A former Guilford County Schools superintendent has come back to North Carolina to recruit talented teachers for Texas' largest school district, the Greensboro News & Record reports.
Terry Grier left the Guilford County school system in 2009 to lead the Houston Independent School District, where, according to the classified ad promoting the jobs, the starting annual salary for teachers is now $46,805, more than 50% higher than North Carolina's starting salary of $30,800.
A spokeswoman said this weekend's job fair, which will be held in Raleigh, is the second recruiting event the Houston district has held in the state this year. The first was in Chapel Hill.
The efforts highlight a need for raising teacher pay in North Carolina, which ranks near the bottom nationwide.
Today, Sen. President Pro Tem Phil Berger Sr. proposed a new teacher pay plan that would increase teacher pay by an average of more than 11%, though teachers would have to give up tenure to be eligible for pay raises. Berger said his proposal would be the largest teacher pay increase in state history.
RTP chosen for national STEM mentoring program
Research Triangle Park is among seven communities chosen as part of a national STEM mentoring effort to attract more students, particularly girls and underprivileged kids, to careers in science, technology, engineering and math.
The seven grand-prize winners, announced today at the White House Science Fair, will share $1 million in financial support from US2020, a partnership of educational non-profits and corporate leaders in STEM-based fields including Cisco, Chevron, Discovery Communications, HP and Fidelity Investments.
The Research Triangle Park Foundation cites the state's No. 36 national ranking in math and science scores and No. 48 ranking in financial investment per student as motivation for entering the competition.
RTP, with its coalition of 41 corporate sponsors and educational groups, was selected from 52 city/regional coalitions from around the nation. Other winners were Allentown, Pa., Chicago, Ill., Indianapolis, Ind., Philadelphia, Pa., San Francisco, Calif., and Wichita, Kan.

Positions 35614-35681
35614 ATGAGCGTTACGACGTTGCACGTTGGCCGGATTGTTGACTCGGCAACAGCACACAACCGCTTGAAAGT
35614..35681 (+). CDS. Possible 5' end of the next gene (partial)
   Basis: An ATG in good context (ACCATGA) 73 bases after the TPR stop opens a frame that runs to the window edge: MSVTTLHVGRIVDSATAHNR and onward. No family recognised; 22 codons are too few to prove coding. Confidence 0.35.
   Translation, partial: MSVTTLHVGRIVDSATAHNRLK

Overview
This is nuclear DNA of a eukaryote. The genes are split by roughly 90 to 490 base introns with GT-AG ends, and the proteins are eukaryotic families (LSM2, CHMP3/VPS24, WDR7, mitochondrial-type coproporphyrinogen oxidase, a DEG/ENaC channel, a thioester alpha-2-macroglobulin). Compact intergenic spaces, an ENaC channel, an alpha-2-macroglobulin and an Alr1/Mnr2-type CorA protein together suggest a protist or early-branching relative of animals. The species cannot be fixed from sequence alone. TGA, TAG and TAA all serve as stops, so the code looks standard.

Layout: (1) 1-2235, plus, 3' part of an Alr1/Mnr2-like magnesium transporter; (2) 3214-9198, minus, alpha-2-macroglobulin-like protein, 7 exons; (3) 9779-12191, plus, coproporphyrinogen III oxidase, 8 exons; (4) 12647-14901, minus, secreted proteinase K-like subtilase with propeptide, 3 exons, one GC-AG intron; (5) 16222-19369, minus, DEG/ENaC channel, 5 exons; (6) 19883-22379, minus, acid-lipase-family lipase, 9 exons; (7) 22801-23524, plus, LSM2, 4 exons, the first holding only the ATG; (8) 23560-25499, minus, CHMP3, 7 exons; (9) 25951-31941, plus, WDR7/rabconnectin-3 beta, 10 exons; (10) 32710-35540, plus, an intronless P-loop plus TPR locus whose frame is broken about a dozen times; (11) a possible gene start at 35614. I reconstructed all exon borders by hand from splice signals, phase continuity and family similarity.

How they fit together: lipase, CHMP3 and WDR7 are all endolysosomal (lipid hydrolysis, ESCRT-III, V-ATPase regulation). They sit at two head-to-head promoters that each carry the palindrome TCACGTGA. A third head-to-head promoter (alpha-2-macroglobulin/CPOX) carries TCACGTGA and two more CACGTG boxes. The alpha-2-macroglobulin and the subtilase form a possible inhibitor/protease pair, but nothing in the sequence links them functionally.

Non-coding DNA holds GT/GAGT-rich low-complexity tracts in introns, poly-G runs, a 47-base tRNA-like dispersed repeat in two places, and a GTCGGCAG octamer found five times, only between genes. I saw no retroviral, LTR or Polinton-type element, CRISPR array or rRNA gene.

Click here to view the full list of RTP coalition members and learn more about the US2020 organization.
Reynolds American adding 200 jobs in Forsyth County
Reynolds American announced it will create 200 new jobs over the next four years at its Tobaccoville plant where it will produce VUSE electronic cigarettes.
The company plans a "multi-million dollar investment" in the 2-million-square-foot plant and will begin installing new equipment this summer.
Reynolds CEO Susan Cameron said in a statement that VUSE is the top-selling vapor cigarette in Utah and Colorado, where subsidiary R.J. Reynolds Vapor Co. carried out the first full-market rollout of the product. The company plans to market and distribute the product nationwide beginning this summer.
Another big announcement could be just around the corner for Winston-Salem-based company. Reuters reported this week that Reynolds is in late-stage talks to potentially acquire Greensboro-based Lorillard. The second- and third-largest U.S. tobacco companies have a combined market value of nearly $55 billion.
In N.C., your dollar goes just as far as it should
North Carolina economic developers like to crow about the state’s low cost of living, and a new interactive chart created by NPR seems to back them up. Based on data released this month by the U.S. Department of Commerce’s Bureau of Economic Analysis, the chart compares metro areas’ median annual income based on cost-of-living expenses. For instance, the median income in Washington, D.C., is a whopping $44,452. However, that feels like $35,029 when judged against other U.S. cities because it’s so darn expensive to reside in our nation’s capital. Raleigh-Cary’s median, on the other hand, is just $35,012 — and that’s just about what it feels like to live there.
Lowe's still catching up
Lowe’s is doing fine, but still playing catch-up with Home Depot.
The Mooresville-based retailer, North Carolina’s third largest public company, reported first quarter net income that exceeded analyst estimates even as harsh weather in the Northeast United States hampered sales.
Lowe's had net income of $624 million, or 61 cents a share. Twenty-five analysts surveyed by Bloomberg had projected 60 cents. About 30% of Lowe’s stores are in the Northeast, where a string of storms curtailed shopping earlier this year.
For the 20th straight quarter, Atlanta-based Home Depot Inc. had better comparable store sales than its Tar Heel rival. We noted the trend in our May edition.
During the first quarter, sales at stores open more than a year increased 2.6% at Home Depot, versus 0.9% at Lowe’s. Home Depot had profit of $1.4 billion during the quarter, more than doubling Lowe’s.